Howard Paterson, one of the driving forces behind a range of tourism initiatives that benefited the Lothians and Scotland, has died in West Linton at the age of 94.
During his time with the Scottish Tourist Board (STB), Mr Paterson, known as Pat, introduced several successful new marketing projects.
Another of his achievements was organising Trekking Comes to Town in 1962. It was the first pony show to be held at Waverley Market. One of the highlights of the event was said to be the Duke of Atholl taking the salute on the steps of the Royal Scottish Academy.
Willy Macleod worked with Pat at the STB, and said: “Pat was a respected figure throughout STB and very knowledgeable about tourism and had the vision to create the international gathering of the clans. There was a reunion of former STB colleagues last month and Pat was in sparkling form – spot-on with his stories and his memory.”
Pat was born in Edinburgh and attended Daniel Stewart’s College before enrolling at Edinburgh College of Art.
He joined the Royal Artillery in the first year of the Second World War but after a motorbike accident was sent to recover at Harewood House, where he met his late wife Isabelle.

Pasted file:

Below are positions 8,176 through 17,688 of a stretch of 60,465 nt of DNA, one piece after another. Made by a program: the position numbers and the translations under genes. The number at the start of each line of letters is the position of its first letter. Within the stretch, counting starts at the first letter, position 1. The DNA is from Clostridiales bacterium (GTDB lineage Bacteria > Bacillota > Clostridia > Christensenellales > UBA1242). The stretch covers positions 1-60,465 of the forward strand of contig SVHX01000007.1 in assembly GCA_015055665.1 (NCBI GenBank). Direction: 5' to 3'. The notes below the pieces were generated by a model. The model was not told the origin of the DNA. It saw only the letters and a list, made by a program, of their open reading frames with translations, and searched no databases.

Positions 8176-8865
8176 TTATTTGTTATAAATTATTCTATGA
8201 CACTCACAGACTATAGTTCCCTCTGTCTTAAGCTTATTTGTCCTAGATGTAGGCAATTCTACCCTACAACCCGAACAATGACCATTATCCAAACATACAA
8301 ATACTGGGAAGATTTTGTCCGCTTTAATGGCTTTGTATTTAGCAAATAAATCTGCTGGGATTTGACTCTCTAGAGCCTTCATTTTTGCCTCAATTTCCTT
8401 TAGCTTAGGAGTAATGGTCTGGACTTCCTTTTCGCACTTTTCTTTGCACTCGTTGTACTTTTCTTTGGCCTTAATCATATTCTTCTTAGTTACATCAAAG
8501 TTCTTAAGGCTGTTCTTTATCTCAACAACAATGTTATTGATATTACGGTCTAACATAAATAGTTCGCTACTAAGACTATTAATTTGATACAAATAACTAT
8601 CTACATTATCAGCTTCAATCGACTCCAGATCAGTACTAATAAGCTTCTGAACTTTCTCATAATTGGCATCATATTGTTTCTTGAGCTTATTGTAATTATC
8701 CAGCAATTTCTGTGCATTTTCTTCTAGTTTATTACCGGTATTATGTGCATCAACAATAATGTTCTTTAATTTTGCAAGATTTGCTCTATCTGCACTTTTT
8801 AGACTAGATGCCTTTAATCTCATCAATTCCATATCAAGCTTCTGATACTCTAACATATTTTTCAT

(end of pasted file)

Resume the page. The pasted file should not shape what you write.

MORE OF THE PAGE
He remained in the army until 1949 and was a member of the TA until 1970.
His first job was personnel officer at Jute Industries in Dundee and then secretary (1951–66) to the Scottish Industries Development Trust.
In 1966 he was appointed a senior director of the STB where he was involved in broadening tourism in Scotland. He stayed with the organisation until 1981, visiting Canada and the United States, encouraging Scots abroad to visit their native land. He became chairman in 1984 of Taste Scotland. One of his lifelong passions was to make trekking and horse-riding available throughout the Scottish countryside.
With Paterson’s guidance The Trekking and Riding Society of Scotland grew considerably.
Susan Howard of the society says: “Pat gave 50 years of support and encouragement to equestrian tourism in Scotland and without him and his fellow pioneers in the early days of pony trekking, the industry would not have developed as well as it has.”
After serving as chairman, Paterson was appointed honorary president.
Pat is survived by his son Colin, grand-children and great-grand-children.
Colin said his father had “an abiding love of nature and Scotland,” and was a fine artist and illustrator, contributing drawings to The Scotsman and The Scots Magazine over the years.
Pat was active up until weeks before he died, driving around West Linton. He also had an electric scooter.